by Phil Ambroziak
Delbert Aubichon is ready to lay down the law.
The 34-year-old Flying Dust First Nations member was officially sworn in as the reserve’s first-ever community safety officer (CSO) during a ceremony held Tuesday (Jan. 14) at the Flying Dust council chambers.
“Part of the reason I applied for this position is because I worked security for about five years in Fort McMurray and had a really good idea of the reporting system, as well as some idea of the law,” Aubichon told Northern Pride. “I also worked as an emergency dispatch there, so all of that kind of fell hand-in-hand with what they wanted to accomplish at Flying Dust. Another reason I wanted to come back is it’s important to me to be with my family and kids, who are here.”
Aubichon began his CSO training last spring and, up until being sworn in this week, served as justice coordinator at Flying Dust.
“I’m a little bit nervous to know I’m the first active CSO on a First Nation in Saskatchewan, but I want to be a positive role model and help open up similar opportunities for other First Nations,” he added.
As far as the community goes, Aubichon said he also wants to create awareness as to what his job entails. In a recent Facebook post, he outlined what the public can come to expect with him now that he’s on the job.
“I am letting all my friends, family and community members know all stops made by me will be video and audio recorded,” he noted. “Keep in mind, I will not be able to grant any favouritism while executing my lawful duties.”
Also in attendance for the swearing-in ceremony was Gavin Nash, director of policing innovation with the provincial Ministry of Corrections and Policing.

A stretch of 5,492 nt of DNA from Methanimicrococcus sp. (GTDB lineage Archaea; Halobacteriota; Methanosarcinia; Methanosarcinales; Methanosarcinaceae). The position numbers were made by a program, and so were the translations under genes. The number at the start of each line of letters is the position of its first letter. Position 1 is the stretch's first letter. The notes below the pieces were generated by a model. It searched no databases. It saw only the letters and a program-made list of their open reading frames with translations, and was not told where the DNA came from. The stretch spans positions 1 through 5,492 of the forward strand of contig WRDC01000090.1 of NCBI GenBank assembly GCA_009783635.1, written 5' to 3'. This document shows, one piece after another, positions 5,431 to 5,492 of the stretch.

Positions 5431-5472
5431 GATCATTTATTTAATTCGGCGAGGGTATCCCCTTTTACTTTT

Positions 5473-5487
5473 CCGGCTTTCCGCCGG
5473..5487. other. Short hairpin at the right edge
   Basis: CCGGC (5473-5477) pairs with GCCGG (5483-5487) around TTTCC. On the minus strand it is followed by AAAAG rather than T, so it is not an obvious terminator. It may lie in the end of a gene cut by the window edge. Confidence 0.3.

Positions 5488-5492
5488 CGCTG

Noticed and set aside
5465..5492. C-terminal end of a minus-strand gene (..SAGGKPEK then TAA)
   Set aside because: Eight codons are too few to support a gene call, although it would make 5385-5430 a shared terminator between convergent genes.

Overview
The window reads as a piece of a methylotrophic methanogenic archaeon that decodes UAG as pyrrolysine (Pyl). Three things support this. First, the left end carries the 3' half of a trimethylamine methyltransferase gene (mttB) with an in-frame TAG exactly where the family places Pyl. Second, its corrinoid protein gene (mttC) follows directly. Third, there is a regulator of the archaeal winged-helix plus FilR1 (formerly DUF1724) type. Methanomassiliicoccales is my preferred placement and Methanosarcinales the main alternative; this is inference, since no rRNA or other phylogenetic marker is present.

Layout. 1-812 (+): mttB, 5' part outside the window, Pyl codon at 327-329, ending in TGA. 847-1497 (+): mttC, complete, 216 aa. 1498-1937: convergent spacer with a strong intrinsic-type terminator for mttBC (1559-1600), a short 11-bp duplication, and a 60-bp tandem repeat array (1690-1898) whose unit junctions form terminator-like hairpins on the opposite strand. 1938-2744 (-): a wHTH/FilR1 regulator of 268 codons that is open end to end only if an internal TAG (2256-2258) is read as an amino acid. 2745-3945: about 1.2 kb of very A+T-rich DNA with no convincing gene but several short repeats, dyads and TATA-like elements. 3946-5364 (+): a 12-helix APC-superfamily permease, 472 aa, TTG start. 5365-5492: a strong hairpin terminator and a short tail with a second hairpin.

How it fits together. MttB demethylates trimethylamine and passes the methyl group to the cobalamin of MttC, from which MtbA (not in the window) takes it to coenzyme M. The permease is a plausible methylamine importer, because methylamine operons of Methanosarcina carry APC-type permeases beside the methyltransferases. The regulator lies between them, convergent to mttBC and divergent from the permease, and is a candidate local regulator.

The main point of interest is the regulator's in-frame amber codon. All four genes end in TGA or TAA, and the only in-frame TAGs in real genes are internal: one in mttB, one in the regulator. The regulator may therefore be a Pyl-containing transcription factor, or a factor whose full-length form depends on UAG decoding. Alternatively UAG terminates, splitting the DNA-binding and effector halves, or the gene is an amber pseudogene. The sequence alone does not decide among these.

“This is a great moment for the province and the CSO program,” Nash said. “We’ve been working with Flying Dust for two years to get this program up and running.”
Nash went on to describe Aubichon’s role and responsibilities further, noting his special constable appointment authorizes Aubichon to enforce provincial statutes including The Traffic Safety Act, Alcohol and Gaming Regulations Act and so on.
“So, if it comes to the point where he has to give a ticket, he can do so for speeding, seat belts, having open liquor – a variety of things,” Nash stated. “Delbert also has two jurisdictions. His primary jurisdiction is Flying Dust, while his secondary jurisdiction – if the RCMP needs him to assist with a file outside of Flying Dust – is the Province of Saskatchewan, but only when called on by the police.”
Flying Dust chief Jeremy Norman, meanwhile, described Aubichon’s appointment as a great day for the community.
“We’re implementing all of this for the safety of our community, for the safety of our kids, for the safety of everybody,” Norman said. “This is a huge step forward for Flying Dust.”
With files from Terry Villeneuve